You can acquire rights to a trade mark through either use of the mark in trade or by registering a trade mark at the Intellectual Property Office of New Zealand (IPONZ). Registering your trade mark provides you with national rights that are more easily enforceable than relying on use rights.
However, both of these trade mark rights are territorial in nature. So if, for example, a business has a trade mark registered in Australia or the USA that doesn’t give them any automatic right to use or apply to register the mark in New Zealand.
This means that if an established off shore provider wants to offer their branded financial products in New Zealand, they need to check firstly that the brand they want to use in New Zealand is freely available to use, and secondly they should seek protection for that brand at IPONZ.
To assess whether a brand is freely available to use in New Zealand requires a legal clearance search to be conducted, which considers whether an identical or confusingly similar mark is already registered at IPONZ, and also reviews the marketplace to assess whether any other entity is already using the mark in trade in New Zealand.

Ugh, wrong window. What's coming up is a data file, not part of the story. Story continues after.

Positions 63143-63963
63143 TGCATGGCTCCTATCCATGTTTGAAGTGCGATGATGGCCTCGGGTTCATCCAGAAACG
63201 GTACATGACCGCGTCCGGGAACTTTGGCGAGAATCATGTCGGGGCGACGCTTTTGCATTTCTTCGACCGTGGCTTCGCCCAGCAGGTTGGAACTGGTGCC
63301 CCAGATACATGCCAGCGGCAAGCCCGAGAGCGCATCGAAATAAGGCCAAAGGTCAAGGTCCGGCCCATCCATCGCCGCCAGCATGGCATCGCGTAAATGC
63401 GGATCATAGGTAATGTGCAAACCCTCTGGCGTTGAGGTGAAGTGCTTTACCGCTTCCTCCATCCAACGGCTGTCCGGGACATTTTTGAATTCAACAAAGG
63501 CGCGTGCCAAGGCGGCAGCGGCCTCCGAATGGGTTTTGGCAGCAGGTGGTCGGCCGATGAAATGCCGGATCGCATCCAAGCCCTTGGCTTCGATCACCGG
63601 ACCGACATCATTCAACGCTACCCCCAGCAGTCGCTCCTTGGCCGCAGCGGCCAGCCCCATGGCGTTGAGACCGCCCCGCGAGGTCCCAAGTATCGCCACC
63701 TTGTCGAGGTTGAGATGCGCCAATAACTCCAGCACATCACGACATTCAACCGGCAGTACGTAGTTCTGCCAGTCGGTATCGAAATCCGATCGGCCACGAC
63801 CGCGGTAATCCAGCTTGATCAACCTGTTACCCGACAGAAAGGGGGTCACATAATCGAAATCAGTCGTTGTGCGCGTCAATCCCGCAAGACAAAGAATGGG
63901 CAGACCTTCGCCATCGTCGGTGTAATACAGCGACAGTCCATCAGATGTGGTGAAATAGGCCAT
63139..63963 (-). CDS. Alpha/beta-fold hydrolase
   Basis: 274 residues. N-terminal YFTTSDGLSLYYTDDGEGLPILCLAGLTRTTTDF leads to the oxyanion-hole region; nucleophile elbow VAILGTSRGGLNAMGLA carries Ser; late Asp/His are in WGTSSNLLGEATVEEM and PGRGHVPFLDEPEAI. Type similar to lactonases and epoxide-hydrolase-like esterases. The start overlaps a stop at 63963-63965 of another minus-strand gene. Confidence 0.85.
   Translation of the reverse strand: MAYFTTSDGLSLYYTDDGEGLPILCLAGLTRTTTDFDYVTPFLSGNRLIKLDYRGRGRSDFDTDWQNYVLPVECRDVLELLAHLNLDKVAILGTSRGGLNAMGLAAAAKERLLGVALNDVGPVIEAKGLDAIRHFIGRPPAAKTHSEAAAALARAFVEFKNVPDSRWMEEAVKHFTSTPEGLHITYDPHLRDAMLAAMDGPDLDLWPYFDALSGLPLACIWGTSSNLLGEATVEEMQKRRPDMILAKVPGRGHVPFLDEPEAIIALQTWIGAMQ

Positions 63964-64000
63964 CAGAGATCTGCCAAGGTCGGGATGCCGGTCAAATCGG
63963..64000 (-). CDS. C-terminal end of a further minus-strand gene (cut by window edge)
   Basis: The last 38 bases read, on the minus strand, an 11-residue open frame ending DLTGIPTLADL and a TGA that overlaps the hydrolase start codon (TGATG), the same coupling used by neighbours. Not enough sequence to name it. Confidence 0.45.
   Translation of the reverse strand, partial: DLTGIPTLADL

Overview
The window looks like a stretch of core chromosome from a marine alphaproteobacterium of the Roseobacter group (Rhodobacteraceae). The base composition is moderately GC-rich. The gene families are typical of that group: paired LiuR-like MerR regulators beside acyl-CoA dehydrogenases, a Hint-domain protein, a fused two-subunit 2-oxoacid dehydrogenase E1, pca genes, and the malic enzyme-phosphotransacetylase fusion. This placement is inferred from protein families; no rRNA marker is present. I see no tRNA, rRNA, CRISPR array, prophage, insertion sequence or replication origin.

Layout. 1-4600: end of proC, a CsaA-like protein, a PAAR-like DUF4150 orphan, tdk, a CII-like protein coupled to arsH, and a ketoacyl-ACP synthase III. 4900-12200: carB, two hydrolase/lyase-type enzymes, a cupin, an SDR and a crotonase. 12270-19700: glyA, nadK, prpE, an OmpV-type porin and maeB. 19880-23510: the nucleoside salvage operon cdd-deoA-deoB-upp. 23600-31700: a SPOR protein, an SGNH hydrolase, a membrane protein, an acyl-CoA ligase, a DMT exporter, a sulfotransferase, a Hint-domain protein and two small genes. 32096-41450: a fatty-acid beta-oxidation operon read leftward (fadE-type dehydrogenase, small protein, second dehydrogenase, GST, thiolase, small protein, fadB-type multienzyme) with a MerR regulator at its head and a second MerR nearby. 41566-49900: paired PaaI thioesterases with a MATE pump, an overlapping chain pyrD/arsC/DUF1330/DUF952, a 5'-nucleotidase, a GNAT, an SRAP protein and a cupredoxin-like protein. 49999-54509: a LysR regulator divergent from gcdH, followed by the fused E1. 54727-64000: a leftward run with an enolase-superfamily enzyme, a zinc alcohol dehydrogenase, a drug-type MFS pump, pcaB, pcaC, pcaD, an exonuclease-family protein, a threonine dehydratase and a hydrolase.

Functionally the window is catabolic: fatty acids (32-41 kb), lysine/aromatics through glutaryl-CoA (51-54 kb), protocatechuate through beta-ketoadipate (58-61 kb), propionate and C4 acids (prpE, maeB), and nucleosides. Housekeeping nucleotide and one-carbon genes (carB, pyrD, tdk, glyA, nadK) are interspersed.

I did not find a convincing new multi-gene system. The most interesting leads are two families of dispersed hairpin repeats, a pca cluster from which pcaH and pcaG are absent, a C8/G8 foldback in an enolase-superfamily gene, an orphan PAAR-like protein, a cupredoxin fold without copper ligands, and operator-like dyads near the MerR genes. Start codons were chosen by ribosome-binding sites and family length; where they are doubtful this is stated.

What can you do to prevent use of identical or similar brands in New Zealand?
If your business becomes aware of an off shore provider offering a branded financial product in New Zealand that is very similar or identical to your brand, what can you do?
First you need to get legal advice to assess the strength of your legal position with regard to your own brands. If you have registered your brand as a trade mark already, you will be in a much better position than if you haven’t. If you haven’t registered your brand, you will need to prove an extensive reputation in your brand through use. This will only give you rights in the geographic areas where you’ve used the mark. In comparison a registered trade mark provides you with exclusive rights to the brand nationally.
In addition, consideration needs to be given to the similarity of the marks, the similarity of the goods or services the marks are being used on, and the trade channels through which both businesses operate, to assess whether consumer confusion from use of the new brand is likely.
If your legal position is strong, it may be appropriate for a ‘cease and desist’ letter to be sent to the business using such confusingly similar brand in New Zealand, and this may be sufficient to reach the desired outcome. Alternatively the dispute may be resolved commercially by discussion between the parties (or their lawyers). If not, litigation may be necessary. Any of these outcomes is easier, quicker and cheaper if you have registered trade mark protection for your brands.
If you want a clearance search conducted to assess if a brand is available to freely use and register in New Zealand, or if you want advice on a concerning similar mark being used in trade, give one of our IP specialists a call.